Miami Project Researchers Present Manuscript on Supraspinal Connectome

Dr. Tsoulfas mouse brain mapping

Miami Project scientists, Pantelis Tsoulfas, M.D., Associate Professor at the Department of Neurological Surgery and The Miami Project to Cure Paralysis, and colleagues in collaboration with the Murray Blackmore laboratory at Marquette University, recently presented a paper in bioRxiv (pronounced “bio-archive”) on Brain-wide Quantification of the Supraspinal Connectome. The researchers, while they await peer-review publication, wanted to share this important work, primarily done during the pandemic, because it shares a comprehensive and accessible approach to obtain detailed information about the number and location of descending projection neurons throughout the mouse brain.  This information provides an effective tool to disseminate a detailed understanding of the supraspinal (above the spinal cord and vertebral column, most commonly talking about the brain) connectome (the structural connectivity of the nervous system), and a needed platform to rapidly achieve brain-wide profiling of disruption and restoration of brain and spinal cord connectivity after injury.  As a result of this work, the researchers created a website dedicated to the data so scientists anywhere can explore, visualize and quantify the supra spinal neurons with projections to the cervical, thoracic and lumbar segments. The new site is called www.3dmousebrain.com/ is free and open to all users.

“The main reason for starting this project is that during our studies we knew that we are neglecting the majority of neurons that project to the spinal cord because, the experimental tools used so far have certain limitations. It is important to understand how our therapeutic interventions work, and to do so we had to have a better view of the supraspinal connections under various pathophysiological conditions.  By undertaking this project we learned about all these different groups of neurons, what they do, and how they integrate various inputs leading to specific behaviors, helping us refine our approaches. Lastly, we wanted to divulge and make accessible this information to the wider SCI and neuroscience communities to help in their research as well,” said Dr. Tsoulfas.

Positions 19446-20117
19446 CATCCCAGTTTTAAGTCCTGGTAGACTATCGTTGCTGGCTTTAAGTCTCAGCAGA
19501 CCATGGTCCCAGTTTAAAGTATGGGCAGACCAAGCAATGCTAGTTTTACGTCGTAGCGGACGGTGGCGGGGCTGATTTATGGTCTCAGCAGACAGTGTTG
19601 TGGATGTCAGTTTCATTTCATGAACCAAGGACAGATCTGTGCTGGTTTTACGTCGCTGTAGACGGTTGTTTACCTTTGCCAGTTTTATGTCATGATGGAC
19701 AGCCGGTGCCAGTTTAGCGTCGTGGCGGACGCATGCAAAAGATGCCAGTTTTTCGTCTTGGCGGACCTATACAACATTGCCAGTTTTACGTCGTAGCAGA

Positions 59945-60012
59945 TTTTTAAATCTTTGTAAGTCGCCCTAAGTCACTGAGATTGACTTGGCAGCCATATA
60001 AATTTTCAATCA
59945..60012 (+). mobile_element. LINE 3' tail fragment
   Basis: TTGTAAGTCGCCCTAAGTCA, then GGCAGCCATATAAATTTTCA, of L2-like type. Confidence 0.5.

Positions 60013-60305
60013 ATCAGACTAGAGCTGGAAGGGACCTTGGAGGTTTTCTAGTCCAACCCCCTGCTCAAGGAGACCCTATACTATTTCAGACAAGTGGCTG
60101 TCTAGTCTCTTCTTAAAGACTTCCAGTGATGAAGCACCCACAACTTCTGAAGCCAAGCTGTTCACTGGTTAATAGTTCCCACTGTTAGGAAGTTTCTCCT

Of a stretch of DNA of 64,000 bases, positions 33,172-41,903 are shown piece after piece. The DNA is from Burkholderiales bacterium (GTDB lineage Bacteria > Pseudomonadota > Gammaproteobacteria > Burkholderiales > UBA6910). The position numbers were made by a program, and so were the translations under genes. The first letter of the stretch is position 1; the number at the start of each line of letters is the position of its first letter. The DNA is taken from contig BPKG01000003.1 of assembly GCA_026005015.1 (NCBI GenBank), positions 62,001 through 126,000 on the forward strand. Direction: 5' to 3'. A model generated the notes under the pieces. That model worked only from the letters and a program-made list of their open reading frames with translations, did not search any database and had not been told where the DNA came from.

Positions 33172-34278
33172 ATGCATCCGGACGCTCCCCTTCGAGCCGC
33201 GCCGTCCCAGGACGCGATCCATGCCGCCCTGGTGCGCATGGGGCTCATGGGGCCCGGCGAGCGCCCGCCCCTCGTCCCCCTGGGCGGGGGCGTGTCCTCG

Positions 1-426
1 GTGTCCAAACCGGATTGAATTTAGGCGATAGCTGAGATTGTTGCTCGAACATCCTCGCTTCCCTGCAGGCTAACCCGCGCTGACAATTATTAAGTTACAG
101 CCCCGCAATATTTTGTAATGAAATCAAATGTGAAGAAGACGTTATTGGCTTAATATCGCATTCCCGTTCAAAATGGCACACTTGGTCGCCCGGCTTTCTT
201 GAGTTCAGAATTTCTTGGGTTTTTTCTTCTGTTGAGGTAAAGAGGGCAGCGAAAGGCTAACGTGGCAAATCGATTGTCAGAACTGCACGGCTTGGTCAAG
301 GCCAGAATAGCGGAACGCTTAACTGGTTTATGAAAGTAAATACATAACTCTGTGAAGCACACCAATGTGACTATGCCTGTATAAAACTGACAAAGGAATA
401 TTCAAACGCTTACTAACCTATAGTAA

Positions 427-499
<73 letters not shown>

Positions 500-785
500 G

The supraspinal connectome is essential for normal behavior and homeostasis and consists of a wide range of sensory, motor, and autonomic projections from brain to spinal cord. Extensive work spanning a century has largely mapped the cell bodies of origin, yet their broad distribution and complex spatial relationships present significant challenges to the dissemination and application of this knowledge. Fields that study disruptions of supraspinal projections, for example spinal cord injury, have focused mostly on a handful of major populations that carry motor commands, with only limited consideration of dozens more that provide autonomic or crucial motor modulation.

The team felt that more comprehensive information was essential to understanding the functional consequences of different injuries and to better evaluate the efficacy of treatments. Using viral retrograde labeling, 3D imaging, and registration to standard neuro-anatomical atlases they have provided a platform to profile the entire supraspinal connectome by rapidly visualizing and quantifying tens of thousands of supraspinal neurons, each assigned to more than 60 identified regions and nuclei throughout the brains of adult mice. They then used this tool to compare the lumbar versus cervically-projecting connectomes, to profile brain-wide the sensitivity of supraspinal populations to graded spinal injuries, and to correlate locomotor recovery with connectome measurements. To freely share these insights in an intuitive manner, the team presented the information as an interactive web-based resource, which aims to spur progress by broadening understanding and analyses of essential but understudied supraspinal populations.

The research team presents a comprehensive and accessible approach to obtaining detailed information about the number and location of descending projection neurons throughout the mouse brain.  This approach provides an effective tool to disseminate a comprehensive understanding of the supraspinal connectome, and a needed platform to rapidly achieve brain-wide profiling of disruption and restoration of brain-spinal cord connectivity after injury.  Combined, these data establish an initial categorization and quantification of supraspinal brain regions in 3D space and create consistent experimental parameters for the detection of supraspinal neurons.

The paper and data presented in the website are from a collaborative project between Dr. Murray Blackmore’s Laboratory at Marquette University and Dr. Pantelis Tsoulfas’ Laboratory at The Miami Project to Cure Paralysis/University of Miami Miller School of Medicine. The work was funded by NIH/NINDS R01NS083983, The Miami Project and the Buoniconti fund.